When Vampire Weekend released their self-titled debut album in 2007, they did so on the back of the kind of massive internet hype that ensured that their album was one of the most eagerly anticipated debuts of the modern era. Once the album dropped, things started to happen very quickly for the band and it wasn't long before they were choking on the acclaim of the music press, as the inevitable backlash kicked in. Their preppy, Ivy League image and assimilation of African music influences was seen by some as a grating attempt to garner a little street cred. The smart, intelligent, lyrical wordplay was also used as a stick to beat them with - Vampire Weekend were just too damn clever for their own good.
Sophomore effort Contra suffered a little in the shadow of all this negativity - it was a richer, more expansive effort than their debut, but retained a strong melodic thrust along with the bands penchant for sunny sounding guitars and jaunty tunes.
Third album Modern Vampires of the City arrives with expectations well and truly lowered as the buzz around the band has died away considerably - and it is an absolute stunner. This is pop music at it's very best - inventive, melodic hooks at every turn and the most beautifully produced collection of songs you are likely to hear this year. Every single sonic moment on this record adds immeasurably to the enjoyment of these songs - it is ear candy with substance as the songs themselves are some of the strongest the band has written to date. The warm piano chords and Beach Boys chorus harmonies of the utterly gorgeous opener 'Obvious Bicycle' introduces an album laden with golden moments. 'Step', with its elegant harpsichord melody and chorus to die for, makes for an obvious single, but it's on the faster numbers like 'Diane Young' where the band let their more adventurous side off leash and the results are startling moments of pop brilliance.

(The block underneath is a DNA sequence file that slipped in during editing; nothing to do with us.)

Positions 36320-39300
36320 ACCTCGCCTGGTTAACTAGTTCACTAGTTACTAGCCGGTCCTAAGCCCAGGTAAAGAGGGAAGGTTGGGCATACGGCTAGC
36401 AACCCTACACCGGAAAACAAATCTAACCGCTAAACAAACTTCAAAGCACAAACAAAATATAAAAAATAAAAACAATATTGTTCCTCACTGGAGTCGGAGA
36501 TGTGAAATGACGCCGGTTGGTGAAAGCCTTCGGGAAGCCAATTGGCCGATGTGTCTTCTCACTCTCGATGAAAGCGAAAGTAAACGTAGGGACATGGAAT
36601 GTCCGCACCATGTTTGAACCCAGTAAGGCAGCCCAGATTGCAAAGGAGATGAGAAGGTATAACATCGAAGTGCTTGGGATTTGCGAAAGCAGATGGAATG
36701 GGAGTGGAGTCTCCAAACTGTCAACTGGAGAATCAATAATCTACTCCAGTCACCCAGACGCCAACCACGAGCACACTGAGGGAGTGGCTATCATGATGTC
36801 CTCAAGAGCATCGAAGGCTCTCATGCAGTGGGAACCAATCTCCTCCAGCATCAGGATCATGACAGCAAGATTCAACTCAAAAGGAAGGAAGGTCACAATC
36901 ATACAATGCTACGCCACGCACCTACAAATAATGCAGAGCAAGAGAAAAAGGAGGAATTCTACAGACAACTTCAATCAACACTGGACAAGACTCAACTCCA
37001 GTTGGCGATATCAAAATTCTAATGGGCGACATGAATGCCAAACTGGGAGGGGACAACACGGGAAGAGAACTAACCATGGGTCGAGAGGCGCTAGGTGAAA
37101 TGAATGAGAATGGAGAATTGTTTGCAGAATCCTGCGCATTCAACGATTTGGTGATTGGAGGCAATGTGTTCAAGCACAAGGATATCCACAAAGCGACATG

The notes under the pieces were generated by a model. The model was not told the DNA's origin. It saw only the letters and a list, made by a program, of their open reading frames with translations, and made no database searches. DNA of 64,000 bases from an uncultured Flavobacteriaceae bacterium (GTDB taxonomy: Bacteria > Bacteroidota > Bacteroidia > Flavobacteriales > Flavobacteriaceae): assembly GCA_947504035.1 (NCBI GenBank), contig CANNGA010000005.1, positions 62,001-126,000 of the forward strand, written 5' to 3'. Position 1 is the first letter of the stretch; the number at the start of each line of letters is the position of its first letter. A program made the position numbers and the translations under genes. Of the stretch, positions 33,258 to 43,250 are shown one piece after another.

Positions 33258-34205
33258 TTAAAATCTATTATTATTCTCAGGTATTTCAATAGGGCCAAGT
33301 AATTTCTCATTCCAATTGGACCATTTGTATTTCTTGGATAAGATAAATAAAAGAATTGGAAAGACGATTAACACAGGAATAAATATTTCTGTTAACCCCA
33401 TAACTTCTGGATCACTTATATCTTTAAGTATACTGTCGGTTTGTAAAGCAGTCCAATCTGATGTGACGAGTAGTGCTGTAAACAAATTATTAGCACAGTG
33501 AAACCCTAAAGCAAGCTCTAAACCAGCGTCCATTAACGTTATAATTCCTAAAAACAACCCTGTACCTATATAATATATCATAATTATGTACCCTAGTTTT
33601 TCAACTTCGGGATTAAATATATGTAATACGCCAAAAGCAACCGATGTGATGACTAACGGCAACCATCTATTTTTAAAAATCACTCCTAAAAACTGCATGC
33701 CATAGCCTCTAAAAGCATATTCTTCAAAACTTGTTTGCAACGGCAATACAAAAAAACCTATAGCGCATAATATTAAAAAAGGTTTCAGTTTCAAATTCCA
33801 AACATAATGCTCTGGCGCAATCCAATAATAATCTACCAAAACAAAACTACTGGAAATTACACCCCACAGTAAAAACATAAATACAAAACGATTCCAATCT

'Hannah Hunt' starts off at a stately pace before achieving take off half way through when the band kick in for another of those little surprise twists that make this album so special.
Gone are the heavily stylised World Music influences that sounded uncomfortably like a pretentious and forced affectation. Gone also is the feeling that Vampire Weekend are trying too hard to convince us they are a little cleverer, a little cooler and a little more credible than their peers.
In its place, Vampire Weekend have presented us with an extravagant bounty of pop gifts, an album that restores our faith in the belief that pop music is capable of delivering surprises when we least expect it to.